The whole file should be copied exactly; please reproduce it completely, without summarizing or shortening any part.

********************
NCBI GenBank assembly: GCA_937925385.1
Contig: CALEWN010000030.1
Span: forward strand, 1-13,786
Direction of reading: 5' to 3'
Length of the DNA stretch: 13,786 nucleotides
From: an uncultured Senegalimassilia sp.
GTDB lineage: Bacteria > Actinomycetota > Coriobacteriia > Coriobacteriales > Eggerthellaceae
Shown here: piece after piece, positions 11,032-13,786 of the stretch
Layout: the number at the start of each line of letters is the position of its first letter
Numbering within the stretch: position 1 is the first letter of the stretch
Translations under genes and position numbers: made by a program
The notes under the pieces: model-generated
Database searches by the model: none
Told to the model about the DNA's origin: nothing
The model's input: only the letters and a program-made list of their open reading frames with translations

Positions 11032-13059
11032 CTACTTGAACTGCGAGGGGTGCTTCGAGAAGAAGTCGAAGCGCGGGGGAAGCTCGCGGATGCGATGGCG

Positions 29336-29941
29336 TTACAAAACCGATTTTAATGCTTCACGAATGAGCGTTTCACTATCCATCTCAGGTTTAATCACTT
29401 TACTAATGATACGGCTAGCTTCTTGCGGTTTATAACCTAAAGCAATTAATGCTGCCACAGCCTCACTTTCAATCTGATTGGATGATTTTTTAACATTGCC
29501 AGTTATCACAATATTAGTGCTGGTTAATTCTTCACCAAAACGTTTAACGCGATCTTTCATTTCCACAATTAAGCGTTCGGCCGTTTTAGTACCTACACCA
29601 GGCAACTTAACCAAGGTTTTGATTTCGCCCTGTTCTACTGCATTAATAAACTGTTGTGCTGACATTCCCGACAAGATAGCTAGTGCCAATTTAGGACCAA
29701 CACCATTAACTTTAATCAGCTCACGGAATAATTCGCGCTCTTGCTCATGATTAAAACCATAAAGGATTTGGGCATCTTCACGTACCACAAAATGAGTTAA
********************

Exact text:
NCBI GenBank assembly: GCA_937925385.1
Contig: CALEWN010000030.1
Span: forward strand, 1-13,786
Direction of reading: 5' to 3'
Length of the DNA stretch: 13,786 nucleotides
From: an uncultured Senegalimassilia sp.
GTDB lineage: Bacteria > Actinomycetota > Coriobacteriia > Coriobacteriales > Eggerthellaceae
Shown here: piece after piece, positions 11,032-13,786 of the stretch
Layout: the number at the start of each line of letters is the position of its first letter
Numbering within the stretch: position 1 is the first letter of the stretch
Translations under genes and position numbers: made by a program
The notes under the pieces: model-generated
Database searches by the model: none
Told to the model about the DNA's origin: nothing
The model's input: only the letters and a program-made list of their open reading frames with translations

Positions 11032-13059
11032 CTACTTGAACTGCGAGGGGTGCTTCGAGAAGAAGTCGAAGCGCGGGGGAAGCTCGCGGATGCGATGGCG

Positions 29336-29941
29336 TTACAAAACCGATTTTAATGCTTCACGAATGAGCGTTTCACTATCCATCTCAGGTTTAATCACTT
29401 TACTAATGATACGGCTAGCTTCTTGCGGTTTATAACCTAAAGCAATTAATGCTGCCACAGCCTCACTTTCAATCTGATTGGATGATTTTTTAACATTGCC
29501 AGTTATCACAATATTAGTGCTGGTTAATTCTTCACCAAAACGTTTAACGCGATCTTTCATTTCCACAATTAAGCGTTCGGCCGTTTTAGTACCTACACCA
29601 GGCAACTTAACCAAGGTTTTGATTTCGCCCTGTTCTACTGCATTAATAAACTGTTGTGCTGACATTCCCGACAAGATAGCTAGTGCCAATTTAGGACCAA
29701 CACCATTAACTTTAATCAGCTCACGGAATAATTCGCGCTCTTGCTCATGATTAAAACCATAAAGGATTTGGGCATCTTCACGTACCACAAAATGAGTTAA